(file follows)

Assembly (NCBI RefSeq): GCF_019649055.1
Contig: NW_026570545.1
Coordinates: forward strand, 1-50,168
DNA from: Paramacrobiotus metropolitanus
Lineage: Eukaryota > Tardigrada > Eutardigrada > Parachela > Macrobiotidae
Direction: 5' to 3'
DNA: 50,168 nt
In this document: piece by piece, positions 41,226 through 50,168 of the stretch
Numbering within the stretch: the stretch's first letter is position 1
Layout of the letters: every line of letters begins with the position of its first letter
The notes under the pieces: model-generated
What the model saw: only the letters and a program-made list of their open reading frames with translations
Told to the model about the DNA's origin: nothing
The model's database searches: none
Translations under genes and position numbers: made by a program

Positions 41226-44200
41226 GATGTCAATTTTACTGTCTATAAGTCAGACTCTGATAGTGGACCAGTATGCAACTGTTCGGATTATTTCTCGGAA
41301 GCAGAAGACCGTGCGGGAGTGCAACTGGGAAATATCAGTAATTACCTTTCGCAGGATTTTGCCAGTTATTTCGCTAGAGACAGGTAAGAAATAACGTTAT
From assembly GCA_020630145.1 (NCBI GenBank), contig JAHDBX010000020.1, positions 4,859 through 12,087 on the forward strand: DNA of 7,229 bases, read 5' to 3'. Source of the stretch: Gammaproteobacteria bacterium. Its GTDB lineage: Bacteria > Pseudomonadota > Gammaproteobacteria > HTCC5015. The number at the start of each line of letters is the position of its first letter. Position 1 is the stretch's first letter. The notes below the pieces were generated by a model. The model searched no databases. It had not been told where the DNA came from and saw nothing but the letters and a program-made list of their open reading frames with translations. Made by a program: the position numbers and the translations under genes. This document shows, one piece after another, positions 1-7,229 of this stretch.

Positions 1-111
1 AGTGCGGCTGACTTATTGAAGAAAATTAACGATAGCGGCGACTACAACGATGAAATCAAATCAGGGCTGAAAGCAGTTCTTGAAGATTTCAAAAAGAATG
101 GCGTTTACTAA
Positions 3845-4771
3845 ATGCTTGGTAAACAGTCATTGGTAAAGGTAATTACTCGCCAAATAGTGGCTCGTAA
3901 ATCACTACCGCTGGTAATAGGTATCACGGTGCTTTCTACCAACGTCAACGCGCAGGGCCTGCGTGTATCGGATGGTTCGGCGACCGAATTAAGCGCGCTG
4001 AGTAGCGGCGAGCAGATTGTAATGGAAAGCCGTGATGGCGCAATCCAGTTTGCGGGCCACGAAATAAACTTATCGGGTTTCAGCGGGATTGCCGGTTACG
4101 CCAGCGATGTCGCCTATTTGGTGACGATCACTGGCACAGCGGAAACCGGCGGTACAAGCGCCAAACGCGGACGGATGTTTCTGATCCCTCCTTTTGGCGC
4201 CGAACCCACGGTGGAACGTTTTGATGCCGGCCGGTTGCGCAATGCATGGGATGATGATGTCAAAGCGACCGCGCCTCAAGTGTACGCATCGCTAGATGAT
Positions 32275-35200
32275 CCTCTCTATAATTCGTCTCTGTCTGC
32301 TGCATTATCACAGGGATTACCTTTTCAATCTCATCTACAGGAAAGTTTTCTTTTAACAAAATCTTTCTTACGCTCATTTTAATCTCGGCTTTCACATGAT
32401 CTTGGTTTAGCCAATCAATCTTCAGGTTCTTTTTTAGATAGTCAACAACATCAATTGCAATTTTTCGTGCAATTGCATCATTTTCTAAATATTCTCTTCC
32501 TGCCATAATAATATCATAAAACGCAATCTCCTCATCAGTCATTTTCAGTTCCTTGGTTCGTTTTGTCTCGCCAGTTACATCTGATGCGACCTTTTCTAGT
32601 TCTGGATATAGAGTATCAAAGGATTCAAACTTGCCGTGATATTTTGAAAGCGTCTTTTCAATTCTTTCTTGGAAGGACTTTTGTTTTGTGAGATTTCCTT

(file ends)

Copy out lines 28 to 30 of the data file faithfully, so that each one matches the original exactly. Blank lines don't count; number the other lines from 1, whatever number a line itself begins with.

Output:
4201 CGAACCCACGGTGGAACGTTTTGATGCCGGCCGGTTGCGCAATGCATGGGATGATGATGTCAAAGCGACCGCGCCTCAAGTGTACGCATCGCTAGATGAT
Positions 32275-35200
32275 CCTCTCTATAATTCGTCTCTGTCTGC